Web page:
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A success story for more than 30 years


The developments that have taken place in high performance computing over the decades can be described quite simply: Without Fujitsu research, the development of the supercomputer would have been quite different. 

Today Fujitsu is the most experienced and largest provider of HPC solutions in the Asian market, and has been a leading HPC vendor in Europe almost from the beginning, offering customers the know-how it has gained from installing more than 1,200 HPC systems. 

In the 1970s Fujitsu started collaborating with its customers to fulfill many of mankind’s dreams – in aerospace technology, meteorology and astronomy, environment and energy, or in various other fields of enterprise research. A milestone in this long history was undoubtedly the FACOM 230-75APU, the first supercomputer built in Japan by Fujitsu in 1977. Since then Fujitsu’s commitment to high performance computing has become a success story that still continues with remarkable achievements in scalar and vector computing as well as cluster architectures. Outstanding examples of Fujitsu’s development include the Numerical Wind Tunnel (NWT), the world’s fastest vector computer launched in 1993, and the implementation of a Linux cluster in 2004 which was the most powerful of its kind in Japan at that time. In 2011 Fujitsu’s K computer, jointly developed with the Japanese Riken research organization, took the No. 1 position on the TOP500 Supercomputer List and defended this top ranking for many months until June 2012. 

Fujitsu milestones in developing supercomputers for more than three decades

Fujitsu milestones in developing supercomputers for more than three decades

Impressive track record
  • 1977: We developed Japan’s first supercomputer, the "FACOM 230-75APU".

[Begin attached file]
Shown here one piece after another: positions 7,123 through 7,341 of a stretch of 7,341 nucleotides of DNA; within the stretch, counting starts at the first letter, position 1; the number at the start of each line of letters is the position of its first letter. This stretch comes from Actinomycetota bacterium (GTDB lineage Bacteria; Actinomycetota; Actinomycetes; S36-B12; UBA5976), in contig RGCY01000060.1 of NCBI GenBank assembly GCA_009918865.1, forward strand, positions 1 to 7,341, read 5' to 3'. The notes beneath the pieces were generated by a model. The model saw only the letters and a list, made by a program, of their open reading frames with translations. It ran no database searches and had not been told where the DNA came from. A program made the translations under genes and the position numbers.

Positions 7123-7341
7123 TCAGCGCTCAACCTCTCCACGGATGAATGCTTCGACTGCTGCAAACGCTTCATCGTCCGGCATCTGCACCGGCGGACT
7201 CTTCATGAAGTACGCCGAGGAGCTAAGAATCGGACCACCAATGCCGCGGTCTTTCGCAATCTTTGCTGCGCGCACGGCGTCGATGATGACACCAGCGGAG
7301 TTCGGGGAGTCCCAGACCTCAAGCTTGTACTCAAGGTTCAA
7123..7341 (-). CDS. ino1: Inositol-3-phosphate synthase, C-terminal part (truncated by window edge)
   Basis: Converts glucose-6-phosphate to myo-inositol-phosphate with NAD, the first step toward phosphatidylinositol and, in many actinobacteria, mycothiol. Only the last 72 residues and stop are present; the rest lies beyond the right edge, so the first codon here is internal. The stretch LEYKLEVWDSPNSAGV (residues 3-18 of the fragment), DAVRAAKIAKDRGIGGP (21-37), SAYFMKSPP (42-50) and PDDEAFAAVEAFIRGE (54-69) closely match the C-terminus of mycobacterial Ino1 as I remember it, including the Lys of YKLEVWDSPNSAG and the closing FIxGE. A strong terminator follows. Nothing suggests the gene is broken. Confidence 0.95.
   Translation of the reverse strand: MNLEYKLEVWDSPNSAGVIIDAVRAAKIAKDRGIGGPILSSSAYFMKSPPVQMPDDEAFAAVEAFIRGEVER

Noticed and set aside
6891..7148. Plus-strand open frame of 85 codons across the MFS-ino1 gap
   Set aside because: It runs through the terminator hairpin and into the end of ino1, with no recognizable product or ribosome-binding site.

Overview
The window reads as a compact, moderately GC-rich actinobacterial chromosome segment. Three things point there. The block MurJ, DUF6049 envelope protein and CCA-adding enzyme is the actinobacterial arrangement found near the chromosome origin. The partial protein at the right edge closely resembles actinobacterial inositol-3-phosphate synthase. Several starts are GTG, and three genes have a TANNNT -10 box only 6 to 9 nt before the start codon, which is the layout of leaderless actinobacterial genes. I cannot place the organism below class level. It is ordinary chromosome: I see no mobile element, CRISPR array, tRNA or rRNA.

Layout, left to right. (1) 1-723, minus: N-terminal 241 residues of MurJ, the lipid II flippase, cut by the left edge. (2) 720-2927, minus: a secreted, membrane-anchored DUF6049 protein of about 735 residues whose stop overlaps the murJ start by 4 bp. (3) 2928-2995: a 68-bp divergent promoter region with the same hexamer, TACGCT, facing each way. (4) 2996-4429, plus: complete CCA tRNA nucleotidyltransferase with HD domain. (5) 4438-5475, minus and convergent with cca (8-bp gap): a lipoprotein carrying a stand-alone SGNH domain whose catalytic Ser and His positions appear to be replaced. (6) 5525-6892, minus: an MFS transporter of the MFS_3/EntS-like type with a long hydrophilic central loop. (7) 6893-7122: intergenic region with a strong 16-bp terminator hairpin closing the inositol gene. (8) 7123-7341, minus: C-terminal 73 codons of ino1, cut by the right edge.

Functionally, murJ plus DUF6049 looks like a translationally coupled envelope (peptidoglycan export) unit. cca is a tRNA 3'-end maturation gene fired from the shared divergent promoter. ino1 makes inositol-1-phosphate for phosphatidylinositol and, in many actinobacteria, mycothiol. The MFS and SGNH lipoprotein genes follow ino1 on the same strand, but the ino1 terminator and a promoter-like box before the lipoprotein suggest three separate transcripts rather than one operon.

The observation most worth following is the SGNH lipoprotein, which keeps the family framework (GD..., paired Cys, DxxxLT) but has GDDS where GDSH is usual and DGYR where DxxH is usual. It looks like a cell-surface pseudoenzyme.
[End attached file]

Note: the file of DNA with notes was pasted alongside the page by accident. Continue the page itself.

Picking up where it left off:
• 1982 onwards: We released a wide range of vector processing models such as the VP-100 series, VP-200 series and VP2000 series.
  • 1992: We launched the AP1000 with a massively parallel processing architecture based on an industry-standard scalar processor.
  • June 1993: The NWT (Numerical Wind Tunnel) took the number one position on the TOP500 world supercomputer rankings, We developed the NWT in collaboration with NAL (National Aerospace Laboratories, now JAXA).
  • June 1994 – Nov. 1995: NWT retained the number one position.
  • 1993, 1994 and 1995: NWT was also awarded the Gordon Bell Prize.
  • 1993: Our VPP (Vector Parallel Processing) series delivered industry-leading performance based on the world's first vector parallel architecture.
  • 1996: We launched the AP3000 series.
  • 2002: We combined vector supercomputer technology with large-scale scalar server technology to create the world's fastest supercomputer, PRIMEPOWER HPC2500.
  • June 2004: The RSCC (Riken Super Combined Cluster) installed at RIKEN and based on PRIMERGY RX200 cluster nodes ranked Japan’s fastest on the TOP500.
  • Nov. 2008: Our FX1 supercomputer installed at JAXA scored highest for computing efficiency in the TOP500 world rankings.
  • June 2010: The PRIMERGY BX900 cluster installed at JAEA (Japan Atomic Energy Agency) ranked Japan’s fastest on the TOP500 score.
  • June and Nov. 2011: The K computer broke the 10 petaflops speed barrier, taking the number one spot in the TOP500 world supercomputer rankings.
  • 2011: We introduced PRIMEHPC FX10, marking the successful commercialization of supercomputing power.